Oil spills pollution
The study areas are situated in the Arabian Gulf. -It is a shallow sea with its long axis oriented in NW-SE direction, and its average water depth is about 36m. The Evaporation and wind are the main driving forces for water circulation in the Arabian Gulf. Evaporation is stronger in winter due to high wind speed, than summer when the water surface temperature is higher. The overall circulation in the inner Arabian Gulf is cyclonic, with relatively fresh water entering through the Strait of Hormuz.
More than 300 satellite images have been examined during this study (Table 2). ERS-1/2, RADARSAT, and ENVISAT Cband SAR data has been used for the great majority of oil spill detection operations. However, other satellite images including optical sensor images have shown good detection capabilities. Therefore, we looked for all available image data archives and selected more than one hundred images derived from different platforms that covered most of the offshore waters of the UAE. We conducted a search of ERS-1 and 2 data archives to compile a list of all images acquired over the study areas. To evaluate their suitability for slick detection, historical wind conditions for corresponding SAR images were obtained. For each acquisition date, surface wind speed histories were reconstructed using historical records.
Results and discussion
The manual interpretation results indicate that certain coastal areas of the UAE face frequent oil spills. Striking examples of oil slicks are shown on figure 2, offshore Fujairah (centered at the coordinates 25o30’N/56o25’E). Here considerable spill concentrations have been found within successive JERS- 1 OPS, Landsat-7 ETM+ images and ERS-1/2 SAR browse images. Figure 2 compares images from 29 June 1992, 21 May 1995 and 28 May 2000 for the same area of offshore Fujairah. Oil discharged from both anchored and moving vessels can be observed in each image. Immediately after discharging flush ballast water, the simmering water surface can be seen as bright silver to gray colour patches on the surrounding water. Based on the size of the image pixel, most of the vessels are super tankers whose hull is more than 300 m in length.
Figure 1: Demonstration Study Areas. Remarkable Oil accidents in the Gulf region
Table 2: Satellite imagery investigated during the study project
|Fujairah Port Authority has introduced Fujairah Offshore Anchorage Area (FOAA) since February 1993 to restrict and prohibit anchoring in the area from Bidiya (north of Khor Fakkan) to Dibba. Shipping routes bordering the UAE with relatively frequent incidences of oil spills include the offshore area running parallel to the coast of Abu Dhabi, Dubai, Sharjah and Ajman, where intensive oil production activities exist, and the routes through the Strait of Hormuz. Attention was focused on monitoring natural seepage of oil in the area with coordinates 54º 00′ E/25º 15′ of the offshore of Abu Dhabi. The analysis was carried out using images from, ERS- 2 SAR, and RADARSAT-1 SAR images.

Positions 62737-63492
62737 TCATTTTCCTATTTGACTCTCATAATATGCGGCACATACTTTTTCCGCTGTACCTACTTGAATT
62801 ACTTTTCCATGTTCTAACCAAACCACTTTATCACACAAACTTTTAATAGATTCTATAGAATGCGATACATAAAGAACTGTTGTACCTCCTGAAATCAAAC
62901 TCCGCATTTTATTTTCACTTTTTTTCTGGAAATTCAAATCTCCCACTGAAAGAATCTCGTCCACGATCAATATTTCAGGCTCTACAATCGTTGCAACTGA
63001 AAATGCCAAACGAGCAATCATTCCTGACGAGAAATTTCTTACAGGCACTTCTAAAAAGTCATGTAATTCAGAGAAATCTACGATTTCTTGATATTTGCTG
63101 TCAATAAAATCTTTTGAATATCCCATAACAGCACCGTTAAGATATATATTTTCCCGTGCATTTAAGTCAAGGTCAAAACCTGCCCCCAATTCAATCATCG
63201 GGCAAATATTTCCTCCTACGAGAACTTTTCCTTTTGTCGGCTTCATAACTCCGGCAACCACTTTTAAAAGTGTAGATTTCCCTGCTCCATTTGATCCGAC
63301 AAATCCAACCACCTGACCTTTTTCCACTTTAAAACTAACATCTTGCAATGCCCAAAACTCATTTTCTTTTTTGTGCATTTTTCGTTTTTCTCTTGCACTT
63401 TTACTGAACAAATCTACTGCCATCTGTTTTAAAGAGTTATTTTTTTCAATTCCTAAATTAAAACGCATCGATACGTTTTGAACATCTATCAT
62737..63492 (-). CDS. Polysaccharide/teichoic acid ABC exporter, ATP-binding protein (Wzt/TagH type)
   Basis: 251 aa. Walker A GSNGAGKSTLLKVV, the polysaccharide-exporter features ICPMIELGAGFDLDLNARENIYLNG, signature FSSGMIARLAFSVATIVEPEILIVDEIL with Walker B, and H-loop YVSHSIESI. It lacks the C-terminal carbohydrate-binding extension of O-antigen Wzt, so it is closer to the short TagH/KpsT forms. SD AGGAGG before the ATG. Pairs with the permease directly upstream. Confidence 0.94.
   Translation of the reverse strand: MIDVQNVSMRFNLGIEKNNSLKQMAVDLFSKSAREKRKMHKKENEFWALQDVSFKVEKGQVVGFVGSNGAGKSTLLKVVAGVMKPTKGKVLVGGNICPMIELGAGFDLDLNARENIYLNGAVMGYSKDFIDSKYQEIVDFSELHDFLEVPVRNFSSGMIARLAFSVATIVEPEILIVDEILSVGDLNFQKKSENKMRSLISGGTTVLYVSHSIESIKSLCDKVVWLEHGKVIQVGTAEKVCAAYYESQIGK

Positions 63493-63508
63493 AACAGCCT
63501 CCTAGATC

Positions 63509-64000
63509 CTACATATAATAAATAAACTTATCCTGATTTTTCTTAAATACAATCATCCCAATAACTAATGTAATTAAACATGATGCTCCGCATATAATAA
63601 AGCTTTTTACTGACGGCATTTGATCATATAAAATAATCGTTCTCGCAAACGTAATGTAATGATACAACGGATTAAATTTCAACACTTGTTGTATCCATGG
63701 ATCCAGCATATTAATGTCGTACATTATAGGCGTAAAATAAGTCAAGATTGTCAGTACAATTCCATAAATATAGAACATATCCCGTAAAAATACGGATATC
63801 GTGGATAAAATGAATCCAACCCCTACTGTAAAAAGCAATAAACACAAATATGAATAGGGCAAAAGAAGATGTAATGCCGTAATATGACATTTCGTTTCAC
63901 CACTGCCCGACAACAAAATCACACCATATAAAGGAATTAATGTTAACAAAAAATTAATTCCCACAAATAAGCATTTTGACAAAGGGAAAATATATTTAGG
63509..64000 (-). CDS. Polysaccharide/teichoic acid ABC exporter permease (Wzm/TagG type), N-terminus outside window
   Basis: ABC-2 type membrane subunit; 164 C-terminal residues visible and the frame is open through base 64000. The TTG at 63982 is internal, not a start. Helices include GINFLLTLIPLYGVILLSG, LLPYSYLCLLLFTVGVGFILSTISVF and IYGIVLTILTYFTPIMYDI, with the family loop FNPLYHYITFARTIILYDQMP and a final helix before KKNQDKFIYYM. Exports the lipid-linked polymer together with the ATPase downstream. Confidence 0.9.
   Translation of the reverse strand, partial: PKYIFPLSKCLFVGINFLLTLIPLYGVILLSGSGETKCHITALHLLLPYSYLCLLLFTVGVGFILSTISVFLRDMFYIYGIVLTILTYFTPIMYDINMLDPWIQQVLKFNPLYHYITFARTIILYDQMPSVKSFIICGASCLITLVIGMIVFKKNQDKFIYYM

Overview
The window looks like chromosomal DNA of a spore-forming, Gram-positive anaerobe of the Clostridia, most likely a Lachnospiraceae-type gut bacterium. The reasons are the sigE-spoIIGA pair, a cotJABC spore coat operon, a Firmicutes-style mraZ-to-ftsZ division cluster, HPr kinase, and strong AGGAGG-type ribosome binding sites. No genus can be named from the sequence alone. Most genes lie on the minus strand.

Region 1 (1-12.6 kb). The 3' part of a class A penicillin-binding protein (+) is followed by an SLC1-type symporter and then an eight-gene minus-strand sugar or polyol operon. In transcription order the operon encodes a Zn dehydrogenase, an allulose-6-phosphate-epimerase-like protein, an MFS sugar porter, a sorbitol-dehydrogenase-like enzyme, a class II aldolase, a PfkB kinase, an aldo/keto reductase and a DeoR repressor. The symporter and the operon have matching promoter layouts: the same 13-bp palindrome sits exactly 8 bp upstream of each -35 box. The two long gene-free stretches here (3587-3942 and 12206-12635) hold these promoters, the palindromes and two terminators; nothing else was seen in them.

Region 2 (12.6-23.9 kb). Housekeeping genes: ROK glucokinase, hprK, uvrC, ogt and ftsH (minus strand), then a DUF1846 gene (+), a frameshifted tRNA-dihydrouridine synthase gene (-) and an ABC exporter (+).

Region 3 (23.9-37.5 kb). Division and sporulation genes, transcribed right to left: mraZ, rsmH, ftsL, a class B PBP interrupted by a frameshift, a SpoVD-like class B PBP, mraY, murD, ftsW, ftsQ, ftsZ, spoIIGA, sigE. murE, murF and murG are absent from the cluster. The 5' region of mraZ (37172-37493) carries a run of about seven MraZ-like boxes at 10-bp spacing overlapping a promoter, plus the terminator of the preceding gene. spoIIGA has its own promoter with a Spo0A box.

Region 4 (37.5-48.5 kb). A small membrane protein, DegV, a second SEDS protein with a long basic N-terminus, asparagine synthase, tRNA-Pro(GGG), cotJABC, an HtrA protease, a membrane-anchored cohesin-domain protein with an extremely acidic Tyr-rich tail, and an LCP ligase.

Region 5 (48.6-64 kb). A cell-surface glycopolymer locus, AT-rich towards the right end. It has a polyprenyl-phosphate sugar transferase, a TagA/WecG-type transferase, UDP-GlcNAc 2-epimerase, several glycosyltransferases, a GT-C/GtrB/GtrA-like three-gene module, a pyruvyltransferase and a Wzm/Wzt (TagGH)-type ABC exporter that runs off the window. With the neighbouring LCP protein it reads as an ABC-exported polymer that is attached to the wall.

Beside the SAR images, other sensors were tested to detect oil slicks in the study areas. In the thermal infrared band images an oil slicked surface shows a lower brightness temperature than the
surrounding clear water surface (Figure 3). The image data observed at night time is a more reliable method for determining water temperature because it avoids the influence of solar illumination on the difference between seawater and oil slicks.
This study is probably the first time that oil pollution has been monitored and mapped at National level over quite a wide sea area in the UAE, using high spatial resolution satellite images of varying sensor types. Standards followed to produce the atlas follow international standards; well known international examples (Al-khudhairy, 2002; European Commission, 2001) were consulted. Examples of maps appearing in the oil spills Atlas are presented in figures.
Figure 2: JERS-1 OPS and Landsat-7 ETM+ showing oil discharged, offshore Fujairah, oil tankers anchorage points in the Gulf of Oman. Images are from 29 June 1992, 21 May 1995 and 28 May 2000
Results of this study demonstrate and confirm that the offshore UAE faces frequent occurrences of oil spills both in the Arabian Gulf and the Gulf of Oman. In particular offshore Fujairah in the Gulf of Oman there are considerable spill concentrations found in the multi-temporal image analysis. The spills are thought to be caused by high oil content ballast water discharged from giant oil tankers. It is worth stressing here that the identification of such areas is an important step for any effective monitoring scheme based on space-borne imagery, which is attainable with the current acquisition conditions.
Figure 3: Comparison between Landsat-7 ETM+ visible bands composite and thermal infrared band images.
milestone on the road to achieve an early warning system against oil pollution in the Gulf. Gulf States coastlines host most of its capitals, greatest cities and water desalination plants making them highly vulnerable to any offshore oil accident.
Berry, J. L., 1995. Detecting and evaluating oil slicks on the sea surface. Space Congress on Remote Sensing for Oil Exploration and Environment, 23- 24 May, Bremen, Germany, pp. 90-110.
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